Wednesday, January 30, 2019

Grand Rapids Owls (1977-78, IHL)

1977-78 Regular Season: Owls vs. Toledo Goaldiggers
     After six seasons playing in an aging arena in front of dwindling crowds, the Columbus Owls gave up on Columbus, Ohio. Initially planning on relocating to Indianapolis, Indiana, for the 1977-78 season, the Owls instead shifted to Dayton, Ohio, recently vacated by the Dayton Gems. The Owls hoped for an increase in attendance in Hara Arena, despite the steady decline the Gems saw in their last few seasons.
    The move turned out to be a disaster. A declining economy and harsh winter helped keep attendance dangerously low. Owner Al Savill announced that the team was on track to lose over $350,000 and may be forced to fold the franchise. An emergency meeting of the IHL Board of Governors was convened and the Owls were allowed to relocate to Grand Rapids, Michigan, on December 3, 1977.
     The Owls' second home that season was Stadium Arena, a 5,000-seat arena in the Grand Rapids suburb of Walker, Michigan. Grand Rapids was no stranger to the IHL, having been home to the Rockets from 1950-56. The most recent team, the USHL's Blades, played in 1976-77, winning that league's championship before folding.
     The Owls finished in last place in the IHL that season, with a 27-43-10 record. They were just five points behind third place Milwaukee for the final playoff position. During the season, the Owls went through three different coaches: Nick Polano, Moe Bartoli and former Blade Nelson LeClair (who finished out the season). The Owls allowed 332 goals on the season, second-most in the league. Their goaltenders that year were Gary Carr and Pittsburgh Penguins prospect Gordie Laxton. Carr and Laxton nearly split the workload in net that season, as Laxton was in goal for 45 games while Carr was in 37.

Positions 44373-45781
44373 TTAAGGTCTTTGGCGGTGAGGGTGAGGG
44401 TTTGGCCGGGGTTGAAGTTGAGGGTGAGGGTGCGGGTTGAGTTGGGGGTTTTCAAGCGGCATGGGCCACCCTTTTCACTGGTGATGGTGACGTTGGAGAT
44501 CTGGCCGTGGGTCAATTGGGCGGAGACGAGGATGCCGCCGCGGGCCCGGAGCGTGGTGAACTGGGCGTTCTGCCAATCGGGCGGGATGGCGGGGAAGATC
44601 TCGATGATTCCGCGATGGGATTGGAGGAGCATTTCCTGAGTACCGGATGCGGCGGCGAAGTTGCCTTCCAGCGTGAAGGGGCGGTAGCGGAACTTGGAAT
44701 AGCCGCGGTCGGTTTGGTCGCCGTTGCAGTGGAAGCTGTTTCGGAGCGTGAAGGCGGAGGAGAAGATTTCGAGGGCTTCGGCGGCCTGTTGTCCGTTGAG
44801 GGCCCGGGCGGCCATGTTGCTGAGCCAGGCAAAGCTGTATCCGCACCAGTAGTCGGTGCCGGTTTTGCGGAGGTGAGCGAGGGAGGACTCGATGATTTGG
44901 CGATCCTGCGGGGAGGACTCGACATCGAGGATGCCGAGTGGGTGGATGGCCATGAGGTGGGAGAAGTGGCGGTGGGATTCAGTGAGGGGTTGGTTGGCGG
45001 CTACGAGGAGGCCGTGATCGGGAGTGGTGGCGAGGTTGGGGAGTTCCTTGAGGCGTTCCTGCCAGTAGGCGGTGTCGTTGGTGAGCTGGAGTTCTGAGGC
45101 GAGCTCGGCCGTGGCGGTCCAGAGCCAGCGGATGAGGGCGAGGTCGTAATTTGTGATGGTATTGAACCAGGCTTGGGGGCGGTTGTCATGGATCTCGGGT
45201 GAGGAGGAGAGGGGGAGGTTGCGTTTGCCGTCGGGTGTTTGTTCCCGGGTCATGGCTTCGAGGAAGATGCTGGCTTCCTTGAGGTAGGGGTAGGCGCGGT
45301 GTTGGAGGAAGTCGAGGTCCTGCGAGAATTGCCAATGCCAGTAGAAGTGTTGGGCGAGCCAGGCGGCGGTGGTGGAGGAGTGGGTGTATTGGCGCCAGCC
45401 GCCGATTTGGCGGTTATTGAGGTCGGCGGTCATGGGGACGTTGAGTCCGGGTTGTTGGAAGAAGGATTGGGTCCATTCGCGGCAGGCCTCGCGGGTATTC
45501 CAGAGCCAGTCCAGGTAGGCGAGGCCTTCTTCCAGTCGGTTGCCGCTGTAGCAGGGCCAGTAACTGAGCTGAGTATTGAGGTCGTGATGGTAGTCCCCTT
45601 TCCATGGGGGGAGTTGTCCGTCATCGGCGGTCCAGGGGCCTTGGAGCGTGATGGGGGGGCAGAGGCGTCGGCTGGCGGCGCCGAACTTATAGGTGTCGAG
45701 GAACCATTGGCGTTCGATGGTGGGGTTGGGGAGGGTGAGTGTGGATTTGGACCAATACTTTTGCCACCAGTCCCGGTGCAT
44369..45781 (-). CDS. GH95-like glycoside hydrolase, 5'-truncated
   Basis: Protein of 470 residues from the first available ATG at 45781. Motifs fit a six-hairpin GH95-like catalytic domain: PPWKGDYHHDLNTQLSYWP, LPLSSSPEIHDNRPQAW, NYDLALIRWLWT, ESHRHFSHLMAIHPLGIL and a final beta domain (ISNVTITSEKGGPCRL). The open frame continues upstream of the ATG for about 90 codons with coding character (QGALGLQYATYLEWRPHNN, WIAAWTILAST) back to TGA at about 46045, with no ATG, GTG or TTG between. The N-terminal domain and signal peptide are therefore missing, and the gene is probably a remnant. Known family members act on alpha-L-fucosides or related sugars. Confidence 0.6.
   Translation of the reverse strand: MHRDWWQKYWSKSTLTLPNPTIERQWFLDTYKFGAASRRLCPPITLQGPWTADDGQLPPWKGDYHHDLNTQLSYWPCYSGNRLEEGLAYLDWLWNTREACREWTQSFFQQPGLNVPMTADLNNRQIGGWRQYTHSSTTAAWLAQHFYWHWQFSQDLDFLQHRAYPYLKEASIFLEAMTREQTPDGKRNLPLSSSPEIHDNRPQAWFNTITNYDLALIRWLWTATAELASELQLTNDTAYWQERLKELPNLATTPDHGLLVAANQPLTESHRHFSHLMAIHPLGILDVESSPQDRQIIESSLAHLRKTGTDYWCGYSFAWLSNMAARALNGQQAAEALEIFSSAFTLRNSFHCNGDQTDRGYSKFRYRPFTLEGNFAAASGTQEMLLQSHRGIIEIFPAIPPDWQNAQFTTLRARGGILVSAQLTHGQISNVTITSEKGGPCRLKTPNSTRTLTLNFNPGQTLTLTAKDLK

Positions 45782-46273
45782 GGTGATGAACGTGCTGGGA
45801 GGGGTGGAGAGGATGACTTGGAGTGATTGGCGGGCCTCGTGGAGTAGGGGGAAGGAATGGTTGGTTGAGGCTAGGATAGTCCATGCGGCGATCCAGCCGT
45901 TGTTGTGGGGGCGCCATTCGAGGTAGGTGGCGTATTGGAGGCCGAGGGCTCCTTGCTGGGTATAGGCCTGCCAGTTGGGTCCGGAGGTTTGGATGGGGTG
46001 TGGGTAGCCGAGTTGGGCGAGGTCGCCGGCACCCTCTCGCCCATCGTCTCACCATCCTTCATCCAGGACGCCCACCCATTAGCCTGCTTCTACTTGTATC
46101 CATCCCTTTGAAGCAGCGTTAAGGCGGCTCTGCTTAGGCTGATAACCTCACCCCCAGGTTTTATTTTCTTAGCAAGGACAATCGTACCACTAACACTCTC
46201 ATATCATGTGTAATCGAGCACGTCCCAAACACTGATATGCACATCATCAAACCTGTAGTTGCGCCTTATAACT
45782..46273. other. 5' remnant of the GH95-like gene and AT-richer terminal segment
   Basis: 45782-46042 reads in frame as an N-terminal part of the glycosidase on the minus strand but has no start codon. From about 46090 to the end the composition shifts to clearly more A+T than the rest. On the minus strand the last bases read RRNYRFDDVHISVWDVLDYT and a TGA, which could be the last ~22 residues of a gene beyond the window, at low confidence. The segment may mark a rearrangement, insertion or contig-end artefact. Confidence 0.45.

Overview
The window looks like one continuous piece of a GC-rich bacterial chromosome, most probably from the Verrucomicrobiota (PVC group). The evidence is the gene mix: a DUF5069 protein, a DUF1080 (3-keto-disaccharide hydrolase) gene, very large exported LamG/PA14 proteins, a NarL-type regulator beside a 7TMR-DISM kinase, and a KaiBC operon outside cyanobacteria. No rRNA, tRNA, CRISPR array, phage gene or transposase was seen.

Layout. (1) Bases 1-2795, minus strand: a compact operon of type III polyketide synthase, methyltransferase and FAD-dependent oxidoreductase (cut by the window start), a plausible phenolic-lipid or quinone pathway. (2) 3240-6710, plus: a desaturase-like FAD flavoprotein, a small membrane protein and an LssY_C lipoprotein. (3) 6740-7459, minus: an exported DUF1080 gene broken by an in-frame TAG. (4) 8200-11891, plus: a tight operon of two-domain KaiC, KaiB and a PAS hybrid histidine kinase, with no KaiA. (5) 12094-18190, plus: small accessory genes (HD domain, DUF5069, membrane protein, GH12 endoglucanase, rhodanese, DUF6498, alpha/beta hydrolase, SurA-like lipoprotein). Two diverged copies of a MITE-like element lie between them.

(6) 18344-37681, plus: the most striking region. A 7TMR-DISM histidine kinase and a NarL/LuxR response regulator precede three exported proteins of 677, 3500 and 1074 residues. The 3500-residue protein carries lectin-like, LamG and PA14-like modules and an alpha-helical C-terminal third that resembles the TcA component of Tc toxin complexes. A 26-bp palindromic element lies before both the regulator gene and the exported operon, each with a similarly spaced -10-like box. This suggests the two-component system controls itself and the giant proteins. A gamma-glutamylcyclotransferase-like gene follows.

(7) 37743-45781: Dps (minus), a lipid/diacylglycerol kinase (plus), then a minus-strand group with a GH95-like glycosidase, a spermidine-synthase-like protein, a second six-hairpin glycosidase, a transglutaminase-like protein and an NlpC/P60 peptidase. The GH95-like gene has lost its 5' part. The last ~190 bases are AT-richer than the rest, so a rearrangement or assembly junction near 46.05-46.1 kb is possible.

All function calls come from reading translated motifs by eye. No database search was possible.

Offense was another weak spot for the Owls, as they scored just 290 goals, second-fewest in the IHL (tied with Muskegon). Leading the way for Grand Rapids was Kim Davis, with 28 goals and 71 points. Davis would eventually make it to the NHL with Pittsburgh and Toronto. Henry Taylor led the team in goals with 36. Guido Tenesi Roy Somneer and Stu Younger each had over 20 goals. Lynn Jorgenson had 34 goals splitting the season with Grand Rapids and Saginaw.
     No postseason for the Owls, and maybe that was for the better. The season was chaotic for the franchise to begin with and the team likely didn't have much time to promote themselves in Grand Rapids. The program from the 1978-79 season talked about struggles with Stadium Arena, including ankle-deep water in the concourse and poor ice conditions.
     As for the program, it's a small one at just 9 pages. It's printed on glossy paper, but the ads are all black-and-white. Tickets were similar to what the Blades charged the year before, $3.75 and $4.75. Children got in at $2.50 while high school and college students got $1 off tickets. The Owls were affiliated with Pittsburgh and Boston that season. Makes sense that the Owls were affiliated with the Penguins, since both teams were owned by Al Savill. This program was from a game against the Toledo Goaldiggers, who ended up winning the Turner Cup that year. Both teams' rosters and pictures of the Owls are included. Local advertisements include Rogers Department Store, WCUZ 1230 AM (the radio home of the Owls), Burger Chef, and Arbanas Restaurant and Lounge.

References:

International Hockey League Statistics: 1977-78 (from hockeydb.com)

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